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I am still working on my passive income, however I like multiple income streams even more. My favorite is capital gains because it is one of the lowest rates. One of the best passive income streams is a pension/Social Security. As I near retirement, I like the concept of it supporting my needs and my 401k supporting my wants. In addition, my brokerage accounts are all at capital gains rates. Don’t misunderstand, I am still working on adding more because I like multiple income streams!
Question: You mention receiving $200k of passive income a year, but your chart shows half of that coming from real estate holdings, and reading between the lines it appears that you hold mortgages against those holdings. Then you conclude that $200k/yr of passive income should be enough to live comfortably anywhere in the world. So are you subtracting your real estate expenses (taxes, insurance, mortgage payments, maintenance, remote property management company fees, etc.) when you report your passive income from those properties? Really I think it’s the net (after taxes and everything) that tells us what is left over to “spend” on living, right? When I set up my spreadsheet to retire early at age 47, I calculated the after-tax income I would need to live. Then I compared that to my income streams (estimating tax on the taxable income streams) to measure the surplus/shortfall. Also some good advice from GoCurryCracker: If you can minimize your taxes so you’re in the 15% tax bracket, you can possibly receive tax-free long term capital gains. I agree with your philosophy that time is more important than money as we age. I am not sure I agree with a philosophy that is fixated on needing such a large income, and would rather minimize taxes if it’s all the same on the happiness meter. Furthermore, having 20 plus income sources in the name of diversification adds stress and requires more management (TIME!). I think this is fine for those of us while young, as we have the energy to work hard. But as time becomes more important, the extra headache of managing, planning, and buying/selling our assets becomes a resented hindrance on par with the resentment we felt when working for an employer and fighting traffic each day to go to a job we hated. Every thing we own in actuality owns us, by virtue of its demands on our time and affections, and that includes investments. It also includes our home, and is a good reason for downsizing. As long as we have food on our table, a roof over our heads, and clothes on our bodies, what more do we need? I think we need to consider freeing ourselves from the weight of the chains of managing too many ventures. Personally, I plan on investing in no more than 5 simultaneous ventures ever, with the exception of some IRAs that I just plan to let sit for the next 20 years (and therefore no thought or anxiety required).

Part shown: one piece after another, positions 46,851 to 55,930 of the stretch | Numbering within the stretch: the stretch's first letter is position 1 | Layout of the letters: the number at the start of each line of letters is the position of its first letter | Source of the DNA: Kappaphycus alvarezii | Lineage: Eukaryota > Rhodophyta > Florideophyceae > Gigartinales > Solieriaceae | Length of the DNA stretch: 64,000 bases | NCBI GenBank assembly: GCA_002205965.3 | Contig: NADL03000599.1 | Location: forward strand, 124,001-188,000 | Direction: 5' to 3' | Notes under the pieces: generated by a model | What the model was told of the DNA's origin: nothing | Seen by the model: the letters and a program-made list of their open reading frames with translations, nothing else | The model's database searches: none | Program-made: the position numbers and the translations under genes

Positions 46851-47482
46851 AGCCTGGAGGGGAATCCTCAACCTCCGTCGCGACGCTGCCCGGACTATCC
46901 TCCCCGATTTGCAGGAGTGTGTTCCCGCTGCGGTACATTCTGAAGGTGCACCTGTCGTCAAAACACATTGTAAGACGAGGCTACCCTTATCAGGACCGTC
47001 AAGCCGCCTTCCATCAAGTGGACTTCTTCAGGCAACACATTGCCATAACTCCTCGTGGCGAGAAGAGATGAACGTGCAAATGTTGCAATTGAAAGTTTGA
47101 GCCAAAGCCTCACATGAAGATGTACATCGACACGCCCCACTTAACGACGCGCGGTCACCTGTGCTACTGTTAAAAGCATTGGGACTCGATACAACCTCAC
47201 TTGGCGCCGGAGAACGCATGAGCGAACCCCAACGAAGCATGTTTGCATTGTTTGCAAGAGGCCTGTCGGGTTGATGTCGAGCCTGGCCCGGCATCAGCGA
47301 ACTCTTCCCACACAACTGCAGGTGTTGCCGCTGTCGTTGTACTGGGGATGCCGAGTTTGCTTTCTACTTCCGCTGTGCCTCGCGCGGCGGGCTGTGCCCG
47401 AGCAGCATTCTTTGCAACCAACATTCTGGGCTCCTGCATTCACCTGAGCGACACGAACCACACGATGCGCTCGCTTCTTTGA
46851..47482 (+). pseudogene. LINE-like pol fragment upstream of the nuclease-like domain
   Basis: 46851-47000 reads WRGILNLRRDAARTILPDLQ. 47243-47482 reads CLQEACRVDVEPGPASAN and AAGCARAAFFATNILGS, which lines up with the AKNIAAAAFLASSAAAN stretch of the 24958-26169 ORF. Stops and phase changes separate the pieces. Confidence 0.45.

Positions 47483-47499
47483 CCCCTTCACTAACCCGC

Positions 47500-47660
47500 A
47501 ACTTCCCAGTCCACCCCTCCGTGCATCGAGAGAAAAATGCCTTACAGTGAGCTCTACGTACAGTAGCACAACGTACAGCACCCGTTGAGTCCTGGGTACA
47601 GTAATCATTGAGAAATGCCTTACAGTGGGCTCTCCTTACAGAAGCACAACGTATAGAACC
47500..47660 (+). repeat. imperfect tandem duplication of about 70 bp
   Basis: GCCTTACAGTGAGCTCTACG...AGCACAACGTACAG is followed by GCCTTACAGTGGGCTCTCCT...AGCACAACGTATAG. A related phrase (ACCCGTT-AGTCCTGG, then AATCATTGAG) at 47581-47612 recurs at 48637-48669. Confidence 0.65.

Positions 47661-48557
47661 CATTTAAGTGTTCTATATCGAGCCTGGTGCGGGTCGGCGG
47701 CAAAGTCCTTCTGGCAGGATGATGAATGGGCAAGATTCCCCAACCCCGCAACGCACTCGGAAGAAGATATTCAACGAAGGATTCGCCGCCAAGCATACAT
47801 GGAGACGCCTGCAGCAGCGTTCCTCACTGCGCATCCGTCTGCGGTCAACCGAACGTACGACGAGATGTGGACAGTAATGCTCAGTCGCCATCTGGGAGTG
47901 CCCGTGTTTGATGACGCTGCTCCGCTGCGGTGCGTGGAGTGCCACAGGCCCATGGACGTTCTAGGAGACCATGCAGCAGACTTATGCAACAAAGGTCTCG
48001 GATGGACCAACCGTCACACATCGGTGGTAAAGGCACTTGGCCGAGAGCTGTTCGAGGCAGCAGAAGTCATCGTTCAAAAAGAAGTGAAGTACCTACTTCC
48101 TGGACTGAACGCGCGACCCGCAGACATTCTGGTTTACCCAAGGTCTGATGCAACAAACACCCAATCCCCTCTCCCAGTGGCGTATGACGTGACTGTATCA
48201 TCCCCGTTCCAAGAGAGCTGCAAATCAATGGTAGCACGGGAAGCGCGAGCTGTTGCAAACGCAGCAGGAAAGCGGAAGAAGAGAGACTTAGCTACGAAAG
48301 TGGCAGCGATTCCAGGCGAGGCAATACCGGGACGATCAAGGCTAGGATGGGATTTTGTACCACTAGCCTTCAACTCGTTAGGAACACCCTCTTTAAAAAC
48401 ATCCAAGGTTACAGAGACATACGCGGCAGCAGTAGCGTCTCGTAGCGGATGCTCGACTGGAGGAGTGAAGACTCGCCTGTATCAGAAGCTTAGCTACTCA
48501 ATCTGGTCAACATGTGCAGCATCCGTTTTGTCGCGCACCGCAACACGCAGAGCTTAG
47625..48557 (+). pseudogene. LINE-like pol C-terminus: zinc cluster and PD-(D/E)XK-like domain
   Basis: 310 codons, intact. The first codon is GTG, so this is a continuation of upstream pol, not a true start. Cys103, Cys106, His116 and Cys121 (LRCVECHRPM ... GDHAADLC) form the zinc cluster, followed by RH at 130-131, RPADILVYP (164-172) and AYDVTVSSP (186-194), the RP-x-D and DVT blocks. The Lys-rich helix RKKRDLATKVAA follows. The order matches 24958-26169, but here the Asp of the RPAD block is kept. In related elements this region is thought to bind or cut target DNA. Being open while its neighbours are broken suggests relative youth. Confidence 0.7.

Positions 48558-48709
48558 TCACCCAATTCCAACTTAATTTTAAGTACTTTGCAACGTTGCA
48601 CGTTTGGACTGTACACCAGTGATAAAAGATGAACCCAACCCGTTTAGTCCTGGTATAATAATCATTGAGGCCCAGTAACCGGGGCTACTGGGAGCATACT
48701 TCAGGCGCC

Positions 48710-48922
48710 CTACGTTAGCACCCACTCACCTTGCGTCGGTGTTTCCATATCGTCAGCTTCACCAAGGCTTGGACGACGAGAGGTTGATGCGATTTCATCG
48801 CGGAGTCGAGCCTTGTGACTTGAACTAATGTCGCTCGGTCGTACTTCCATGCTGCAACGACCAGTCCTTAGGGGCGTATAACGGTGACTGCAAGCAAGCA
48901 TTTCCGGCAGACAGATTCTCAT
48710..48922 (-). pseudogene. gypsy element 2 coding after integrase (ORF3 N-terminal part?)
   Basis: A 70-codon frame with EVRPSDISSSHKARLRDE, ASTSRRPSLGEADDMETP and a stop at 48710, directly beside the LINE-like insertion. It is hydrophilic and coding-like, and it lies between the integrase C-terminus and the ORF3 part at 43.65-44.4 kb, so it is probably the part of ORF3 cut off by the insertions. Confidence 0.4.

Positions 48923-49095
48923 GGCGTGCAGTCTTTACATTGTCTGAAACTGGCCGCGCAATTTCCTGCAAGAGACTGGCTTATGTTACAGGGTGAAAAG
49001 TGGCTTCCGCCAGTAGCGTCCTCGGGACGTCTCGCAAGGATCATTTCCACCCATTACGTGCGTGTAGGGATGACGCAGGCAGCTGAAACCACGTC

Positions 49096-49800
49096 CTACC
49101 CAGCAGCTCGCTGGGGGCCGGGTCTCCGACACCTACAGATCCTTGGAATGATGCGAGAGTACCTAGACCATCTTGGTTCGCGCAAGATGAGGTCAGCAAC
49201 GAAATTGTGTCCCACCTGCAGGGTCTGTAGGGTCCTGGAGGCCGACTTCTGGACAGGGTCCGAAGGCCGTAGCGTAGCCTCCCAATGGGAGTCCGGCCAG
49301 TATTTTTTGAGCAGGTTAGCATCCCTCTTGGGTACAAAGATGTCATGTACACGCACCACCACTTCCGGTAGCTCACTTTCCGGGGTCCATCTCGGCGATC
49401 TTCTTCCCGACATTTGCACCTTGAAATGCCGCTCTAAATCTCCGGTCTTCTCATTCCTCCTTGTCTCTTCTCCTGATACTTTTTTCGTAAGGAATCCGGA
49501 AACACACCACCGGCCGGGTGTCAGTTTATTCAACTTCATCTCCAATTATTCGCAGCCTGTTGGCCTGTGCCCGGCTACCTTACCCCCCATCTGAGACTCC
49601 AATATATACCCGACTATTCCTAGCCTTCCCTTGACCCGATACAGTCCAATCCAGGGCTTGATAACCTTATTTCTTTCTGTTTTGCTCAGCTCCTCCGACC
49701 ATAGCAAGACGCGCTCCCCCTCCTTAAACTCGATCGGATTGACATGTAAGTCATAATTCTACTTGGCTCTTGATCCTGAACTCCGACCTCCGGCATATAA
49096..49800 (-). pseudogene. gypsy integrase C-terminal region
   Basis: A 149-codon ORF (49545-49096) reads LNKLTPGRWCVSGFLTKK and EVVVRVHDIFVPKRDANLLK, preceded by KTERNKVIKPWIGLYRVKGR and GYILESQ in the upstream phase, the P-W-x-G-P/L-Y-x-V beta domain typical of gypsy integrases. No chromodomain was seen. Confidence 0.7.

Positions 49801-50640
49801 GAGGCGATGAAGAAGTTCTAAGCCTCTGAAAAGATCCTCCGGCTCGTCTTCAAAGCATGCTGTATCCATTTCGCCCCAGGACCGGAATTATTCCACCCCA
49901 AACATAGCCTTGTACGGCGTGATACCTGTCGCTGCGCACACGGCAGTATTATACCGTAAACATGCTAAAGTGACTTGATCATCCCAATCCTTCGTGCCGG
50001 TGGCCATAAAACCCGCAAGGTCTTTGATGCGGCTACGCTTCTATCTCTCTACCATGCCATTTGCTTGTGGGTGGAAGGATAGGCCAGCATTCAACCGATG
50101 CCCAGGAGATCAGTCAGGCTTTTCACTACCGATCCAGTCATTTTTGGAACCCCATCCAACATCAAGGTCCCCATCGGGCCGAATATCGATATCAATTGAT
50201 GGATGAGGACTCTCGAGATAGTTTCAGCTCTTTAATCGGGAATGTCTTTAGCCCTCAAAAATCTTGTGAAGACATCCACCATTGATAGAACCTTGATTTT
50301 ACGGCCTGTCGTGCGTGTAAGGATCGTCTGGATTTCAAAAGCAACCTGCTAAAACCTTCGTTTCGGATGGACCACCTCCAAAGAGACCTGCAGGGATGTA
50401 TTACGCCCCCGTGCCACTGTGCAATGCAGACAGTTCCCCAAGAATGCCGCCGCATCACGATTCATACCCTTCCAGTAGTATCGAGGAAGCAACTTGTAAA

ie first you need to haul ass and do something crazy, eg write a quality 20,000 word ebook (insanely not passive hahahah), but then you get to sit back and enjoy seeing PayPal sale messages pop up on your iPhone each morning as sale after sale after sale is made…on an ongoing basis and without any additional work. That’s some seriously Pina Colada flavored passive goodness!